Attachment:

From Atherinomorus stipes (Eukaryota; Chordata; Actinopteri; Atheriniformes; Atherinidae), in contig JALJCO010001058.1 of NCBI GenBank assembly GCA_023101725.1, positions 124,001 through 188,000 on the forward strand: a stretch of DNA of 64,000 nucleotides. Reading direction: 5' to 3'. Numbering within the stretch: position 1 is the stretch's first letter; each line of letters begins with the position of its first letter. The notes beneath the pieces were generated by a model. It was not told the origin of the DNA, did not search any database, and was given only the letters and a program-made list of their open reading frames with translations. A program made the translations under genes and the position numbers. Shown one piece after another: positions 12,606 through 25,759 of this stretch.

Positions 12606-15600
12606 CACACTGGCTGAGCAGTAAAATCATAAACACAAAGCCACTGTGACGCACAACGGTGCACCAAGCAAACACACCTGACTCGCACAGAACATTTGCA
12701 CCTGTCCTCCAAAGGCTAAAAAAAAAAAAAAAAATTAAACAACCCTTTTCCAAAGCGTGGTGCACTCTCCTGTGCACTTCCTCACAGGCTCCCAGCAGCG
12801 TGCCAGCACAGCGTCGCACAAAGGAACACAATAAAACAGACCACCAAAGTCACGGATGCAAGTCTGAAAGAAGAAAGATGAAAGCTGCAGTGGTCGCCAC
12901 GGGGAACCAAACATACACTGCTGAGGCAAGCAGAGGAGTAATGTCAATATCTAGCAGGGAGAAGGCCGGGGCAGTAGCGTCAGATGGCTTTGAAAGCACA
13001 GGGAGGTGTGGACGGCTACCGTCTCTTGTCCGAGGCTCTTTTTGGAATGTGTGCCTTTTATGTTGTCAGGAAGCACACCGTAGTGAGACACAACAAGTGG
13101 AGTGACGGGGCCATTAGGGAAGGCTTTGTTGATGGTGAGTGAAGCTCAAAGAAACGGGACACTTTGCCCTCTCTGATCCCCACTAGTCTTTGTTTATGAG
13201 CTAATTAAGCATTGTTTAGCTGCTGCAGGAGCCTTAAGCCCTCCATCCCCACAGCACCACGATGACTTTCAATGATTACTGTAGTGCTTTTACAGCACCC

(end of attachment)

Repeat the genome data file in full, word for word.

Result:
From Atherinomorus stipes (Eukaryota; Chordata; Actinopteri; Atheriniformes; Atherinidae), in contig JALJCO010001058.1 of NCBI GenBank assembly GCA_023101725.1, positions 124,001 through 188,000 on the forward strand: a stretch of DNA of 64,000 nucleotides. Reading direction: 5' to 3'. Numbering within the stretch: position 1 is the stretch's first letter; each line of letters begins with the position of its first letter. The notes beneath the pieces were generated by a model. It was not told the origin of the DNA, did not search any database, and was given only the letters and a program-made list of their open reading frames with translations. A program made the translations under genes and the position numbers. Shown one piece after another: positions 12,606 through 25,759 of this stretch.

Positions 12606-15600
12606 CACACTGGCTGAGCAGTAAAATCATAAACACAAAGCCACTGTGACGCACAACGGTGCACCAAGCAAACACACCTGACTCGCACAGAACATTTGCA
12701 CCTGTCCTCCAAAGGCTAAAAAAAAAAAAAAAAATTAAACAACCCTTTTCCAAAGCGTGGTGCACTCTCCTGTGCACTTCCTCACAGGCTCCCAGCAGCG
12801 TGCCAGCACAGCGTCGCACAAAGGAACACAATAAAACAGACCACCAAAGTCACGGATGCAAGTCTGAAAGAAGAAAGATGAAAGCTGCAGTGGTCGCCAC
12901 GGGGAACCAAACATACACTGCTGAGGCAAGCAGAGGAGTAATGTCAATATCTAGCAGGGAGAAGGCCGGGGCAGTAGCGTCAGATGGCTTTGAAAGCACA
13001 GGGAGGTGTGGACGGCTACCGTCTCTTGTCCGAGGCTCTTTTTGGAATGTGTGCCTTTTATGTTGTCAGGAAGCACACCGTAGTGAGACACAACAAGTGG
13101 AGTGACGGGGCCATTAGGGAAGGCTTTGTTGATGGTGAGTGAAGCTCAAAGAAACGGGACACTTTGCCCTCTCTGATCCCCACTAGTCTTTGTTTATGAG
13201 CTAATTAAGCATTGTTTAGCTGCTGCAGGAGCCTTAAGCCCTCCATCCCCACAGCACCACGATGACTTTCAATGATTACTGTAGTGCTTTTACAGCACCC